Originally Posted by BobNewYork
It's always nice to cancel out possible problems though. Thanks.
What is the film, what is the developer? Time? Temp? What was your agitation?
Should have put this in huh?
Originally Posted by keithwms
Ilford FP4 (shot @ box speed) in ID-11 (1:1) for 11mins at 20C.
Agitation was top sheet to bottom of pack for all sheets then 1 more sheet so the same sheet wasn't on top every minute. This took around 40-45secs for the cycle, then I let the stack sit in the developer 'til the start of the next minute.
The same process I usually do, though with a few more sheets than usual.
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It looks to me as if it may be an exposure problem. Perhaps your filter factoring was off. If it is a developing problem it seems likely your shuffling may have allowed some sticking of negs together for a frequent but short period of time.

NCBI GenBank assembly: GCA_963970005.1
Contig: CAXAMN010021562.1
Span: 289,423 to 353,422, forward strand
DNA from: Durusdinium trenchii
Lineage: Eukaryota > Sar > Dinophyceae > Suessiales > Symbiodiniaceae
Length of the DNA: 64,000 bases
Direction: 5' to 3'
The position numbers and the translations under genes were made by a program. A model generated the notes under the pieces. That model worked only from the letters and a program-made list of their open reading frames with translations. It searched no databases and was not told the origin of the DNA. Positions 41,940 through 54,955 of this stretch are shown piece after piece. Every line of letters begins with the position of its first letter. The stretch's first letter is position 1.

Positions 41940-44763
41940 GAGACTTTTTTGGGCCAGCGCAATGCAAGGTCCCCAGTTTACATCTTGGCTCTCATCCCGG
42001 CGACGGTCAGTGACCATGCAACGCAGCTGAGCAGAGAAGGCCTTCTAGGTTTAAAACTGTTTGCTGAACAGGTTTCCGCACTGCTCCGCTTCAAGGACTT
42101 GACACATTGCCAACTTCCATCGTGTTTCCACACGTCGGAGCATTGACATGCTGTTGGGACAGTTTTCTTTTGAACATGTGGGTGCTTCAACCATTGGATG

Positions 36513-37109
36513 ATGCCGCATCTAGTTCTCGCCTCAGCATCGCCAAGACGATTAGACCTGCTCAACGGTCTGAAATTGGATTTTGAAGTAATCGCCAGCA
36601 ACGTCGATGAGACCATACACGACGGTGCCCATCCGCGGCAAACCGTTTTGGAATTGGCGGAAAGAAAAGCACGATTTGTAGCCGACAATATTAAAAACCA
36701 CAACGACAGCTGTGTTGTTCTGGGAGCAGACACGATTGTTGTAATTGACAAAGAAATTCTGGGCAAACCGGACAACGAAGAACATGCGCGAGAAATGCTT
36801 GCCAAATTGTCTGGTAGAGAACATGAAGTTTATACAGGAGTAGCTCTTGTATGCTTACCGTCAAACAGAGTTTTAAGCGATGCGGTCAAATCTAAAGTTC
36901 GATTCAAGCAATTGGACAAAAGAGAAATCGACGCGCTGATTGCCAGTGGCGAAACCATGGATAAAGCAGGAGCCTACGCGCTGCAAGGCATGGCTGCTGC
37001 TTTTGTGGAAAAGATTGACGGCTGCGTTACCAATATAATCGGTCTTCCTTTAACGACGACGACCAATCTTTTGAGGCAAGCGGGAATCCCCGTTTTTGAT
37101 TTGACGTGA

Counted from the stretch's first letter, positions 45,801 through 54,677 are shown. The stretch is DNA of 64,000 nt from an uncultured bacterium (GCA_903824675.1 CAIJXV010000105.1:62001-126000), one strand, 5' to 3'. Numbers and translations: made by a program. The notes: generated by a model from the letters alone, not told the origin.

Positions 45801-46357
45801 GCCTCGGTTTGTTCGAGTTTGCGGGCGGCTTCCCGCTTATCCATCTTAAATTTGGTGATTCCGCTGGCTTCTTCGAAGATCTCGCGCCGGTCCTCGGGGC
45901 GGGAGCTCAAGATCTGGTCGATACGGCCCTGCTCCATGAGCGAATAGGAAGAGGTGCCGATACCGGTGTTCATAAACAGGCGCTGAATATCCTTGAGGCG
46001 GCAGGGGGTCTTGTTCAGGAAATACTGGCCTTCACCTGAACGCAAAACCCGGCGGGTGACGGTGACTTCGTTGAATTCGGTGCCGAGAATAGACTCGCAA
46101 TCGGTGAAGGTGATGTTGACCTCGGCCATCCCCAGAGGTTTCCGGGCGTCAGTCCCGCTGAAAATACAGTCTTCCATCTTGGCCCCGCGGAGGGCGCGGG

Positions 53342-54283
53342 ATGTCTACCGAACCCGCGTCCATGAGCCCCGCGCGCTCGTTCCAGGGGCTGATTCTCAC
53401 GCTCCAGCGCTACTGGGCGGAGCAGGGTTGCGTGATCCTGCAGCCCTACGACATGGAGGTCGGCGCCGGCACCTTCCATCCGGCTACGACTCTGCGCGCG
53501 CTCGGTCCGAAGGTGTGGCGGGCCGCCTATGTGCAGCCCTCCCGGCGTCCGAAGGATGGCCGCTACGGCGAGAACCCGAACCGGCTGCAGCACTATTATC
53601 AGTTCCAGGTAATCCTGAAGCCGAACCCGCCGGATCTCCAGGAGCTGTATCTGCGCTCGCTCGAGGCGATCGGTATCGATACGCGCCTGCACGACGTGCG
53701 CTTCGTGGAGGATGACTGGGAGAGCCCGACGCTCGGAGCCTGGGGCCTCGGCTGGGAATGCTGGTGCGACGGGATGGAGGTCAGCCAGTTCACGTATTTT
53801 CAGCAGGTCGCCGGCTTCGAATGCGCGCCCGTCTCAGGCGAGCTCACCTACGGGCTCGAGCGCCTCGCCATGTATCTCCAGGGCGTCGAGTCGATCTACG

I had similar problems when developing sheets in trays emulsion-side down. It seems the ribs on the bottom of the tray caused uneven developer flow and some obvious increases in density around the rib areas. I tried emulsion side down since I heard it minimized the risk of damage. Unfortunately, it didn't work nearly as well as emulsion-side up; I switched back after one session! If you are developing emulsion-side down this may be your problem. (BTW, by just training myself to be alert and careful, I have virtually eliminated negative damage from handling. My last batch of 150 negs came out flawlessly except one neg that I damaged by dropping a funnel into the film washer during washing. I've now moved the film washer away from under the shelf...)